Saving lives when the radiation alarm sounds
First responders re-create a real emergency (and learn a new use for baby wipes)
A crew of firefighters puts on protective gear. They need to investigate a possible release of radiation. Their plan is to secure the building, make sure nobody is inside, and find the radiation’s source.
As soon as each firefighter enters the building, high-pitched alarms blare from devices they carry. Significant radiation is detected. They go room to room, making sure nobody else is inside. As they search, they measure the radiation and pinpoint its source.
They are re-creating a night in early May 2019 when an accidental release of radiation contaminated 13 people on the Harborview Medical Center campus in Seattle.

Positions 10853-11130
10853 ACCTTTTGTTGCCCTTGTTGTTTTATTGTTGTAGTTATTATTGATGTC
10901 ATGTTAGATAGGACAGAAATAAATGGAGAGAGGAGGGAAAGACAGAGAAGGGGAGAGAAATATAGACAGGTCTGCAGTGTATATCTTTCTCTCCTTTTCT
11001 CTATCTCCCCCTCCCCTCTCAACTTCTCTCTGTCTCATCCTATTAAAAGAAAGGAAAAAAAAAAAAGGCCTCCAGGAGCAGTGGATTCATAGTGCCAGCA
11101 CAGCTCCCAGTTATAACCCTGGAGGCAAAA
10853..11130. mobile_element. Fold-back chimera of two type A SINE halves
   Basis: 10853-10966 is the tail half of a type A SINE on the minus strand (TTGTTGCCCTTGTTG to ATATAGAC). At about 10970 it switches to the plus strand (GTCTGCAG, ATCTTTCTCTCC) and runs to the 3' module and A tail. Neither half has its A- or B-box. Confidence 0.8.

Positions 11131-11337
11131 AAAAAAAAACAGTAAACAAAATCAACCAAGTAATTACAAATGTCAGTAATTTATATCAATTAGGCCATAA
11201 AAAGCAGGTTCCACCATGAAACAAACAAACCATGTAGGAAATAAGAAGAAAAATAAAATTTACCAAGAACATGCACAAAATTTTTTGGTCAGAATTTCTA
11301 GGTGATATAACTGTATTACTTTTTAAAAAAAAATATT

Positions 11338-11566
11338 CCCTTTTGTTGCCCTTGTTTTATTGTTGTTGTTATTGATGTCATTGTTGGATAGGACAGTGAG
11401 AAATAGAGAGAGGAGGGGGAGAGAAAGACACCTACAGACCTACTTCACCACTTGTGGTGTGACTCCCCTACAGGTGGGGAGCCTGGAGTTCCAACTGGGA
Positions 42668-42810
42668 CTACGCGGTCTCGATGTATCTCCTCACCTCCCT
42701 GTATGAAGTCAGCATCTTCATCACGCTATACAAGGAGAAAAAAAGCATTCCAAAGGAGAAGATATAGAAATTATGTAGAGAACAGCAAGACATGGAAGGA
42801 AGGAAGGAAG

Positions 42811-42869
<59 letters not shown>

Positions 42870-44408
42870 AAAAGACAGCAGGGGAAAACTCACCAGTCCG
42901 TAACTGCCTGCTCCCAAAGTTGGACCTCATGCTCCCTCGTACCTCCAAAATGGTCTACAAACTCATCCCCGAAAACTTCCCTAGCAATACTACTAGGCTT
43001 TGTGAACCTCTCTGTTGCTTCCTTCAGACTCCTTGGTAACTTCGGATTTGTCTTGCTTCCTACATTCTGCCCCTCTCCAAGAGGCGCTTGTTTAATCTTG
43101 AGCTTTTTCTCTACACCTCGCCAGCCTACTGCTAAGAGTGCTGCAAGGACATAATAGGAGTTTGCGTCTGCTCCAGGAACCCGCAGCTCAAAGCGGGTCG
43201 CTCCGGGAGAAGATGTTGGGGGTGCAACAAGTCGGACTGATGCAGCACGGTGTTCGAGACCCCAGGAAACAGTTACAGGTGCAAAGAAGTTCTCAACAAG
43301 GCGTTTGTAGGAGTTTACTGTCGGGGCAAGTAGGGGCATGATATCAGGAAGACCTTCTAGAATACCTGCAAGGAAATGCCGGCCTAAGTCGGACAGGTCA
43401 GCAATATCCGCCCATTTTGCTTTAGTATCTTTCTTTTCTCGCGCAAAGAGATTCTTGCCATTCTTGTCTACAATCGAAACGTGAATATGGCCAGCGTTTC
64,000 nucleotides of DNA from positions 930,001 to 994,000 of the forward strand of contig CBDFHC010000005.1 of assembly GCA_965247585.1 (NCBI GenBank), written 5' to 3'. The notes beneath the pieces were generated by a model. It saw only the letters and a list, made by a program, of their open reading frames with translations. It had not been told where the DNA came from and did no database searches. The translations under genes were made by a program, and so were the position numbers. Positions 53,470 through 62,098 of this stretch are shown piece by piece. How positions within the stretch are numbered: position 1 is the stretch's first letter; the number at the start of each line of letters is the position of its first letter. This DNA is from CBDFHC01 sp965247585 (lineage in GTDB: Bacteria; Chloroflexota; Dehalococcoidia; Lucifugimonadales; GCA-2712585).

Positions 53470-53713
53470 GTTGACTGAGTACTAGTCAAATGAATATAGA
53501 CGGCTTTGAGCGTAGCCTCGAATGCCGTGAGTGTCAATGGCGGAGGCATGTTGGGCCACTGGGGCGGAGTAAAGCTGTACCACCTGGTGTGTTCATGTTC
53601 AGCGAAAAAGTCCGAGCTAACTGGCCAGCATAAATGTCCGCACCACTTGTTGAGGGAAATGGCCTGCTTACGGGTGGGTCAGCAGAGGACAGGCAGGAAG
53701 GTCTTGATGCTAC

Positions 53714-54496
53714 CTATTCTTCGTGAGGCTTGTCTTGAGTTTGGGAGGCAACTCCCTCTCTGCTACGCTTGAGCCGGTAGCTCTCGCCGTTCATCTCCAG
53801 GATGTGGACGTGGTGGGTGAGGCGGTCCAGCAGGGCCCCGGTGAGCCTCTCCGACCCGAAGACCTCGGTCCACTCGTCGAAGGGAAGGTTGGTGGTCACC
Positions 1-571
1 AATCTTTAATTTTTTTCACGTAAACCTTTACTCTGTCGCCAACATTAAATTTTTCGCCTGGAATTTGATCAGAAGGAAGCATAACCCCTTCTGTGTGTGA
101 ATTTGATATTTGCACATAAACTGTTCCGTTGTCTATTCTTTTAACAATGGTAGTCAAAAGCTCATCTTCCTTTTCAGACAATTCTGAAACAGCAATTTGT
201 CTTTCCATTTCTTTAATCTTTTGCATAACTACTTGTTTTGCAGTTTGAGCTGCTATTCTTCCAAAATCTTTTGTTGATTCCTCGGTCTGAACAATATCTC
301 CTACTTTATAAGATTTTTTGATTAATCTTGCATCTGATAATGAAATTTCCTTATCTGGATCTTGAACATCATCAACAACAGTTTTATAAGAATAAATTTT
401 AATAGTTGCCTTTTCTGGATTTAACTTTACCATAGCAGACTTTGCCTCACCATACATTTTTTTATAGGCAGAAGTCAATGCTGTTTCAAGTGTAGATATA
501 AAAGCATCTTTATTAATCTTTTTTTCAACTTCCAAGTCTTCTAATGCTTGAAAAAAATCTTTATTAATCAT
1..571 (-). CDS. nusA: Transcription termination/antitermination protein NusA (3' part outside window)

This time, firefighters are taking part in a drill. But the radiation they’re working with is real.
Training is a big part of our job
DOH staff joined crews from Seattle Fire Department stations 10 and 27, the National Guard’s 10th Civil Support Team, and the federal Department of Energy in early November for this drill. They wanted to re-create the 2019 Harborview event to apply what they’d learned from it. Many people at the drill had been at the 2019 incident.
After any radiological incident, representatives from agencies involved in the response meet to discuss ways to improve future responses. DOH conducts multiple training sessions each year for responders and workers on how to react to radiation releases.
Hunting for radiation: Inside the drill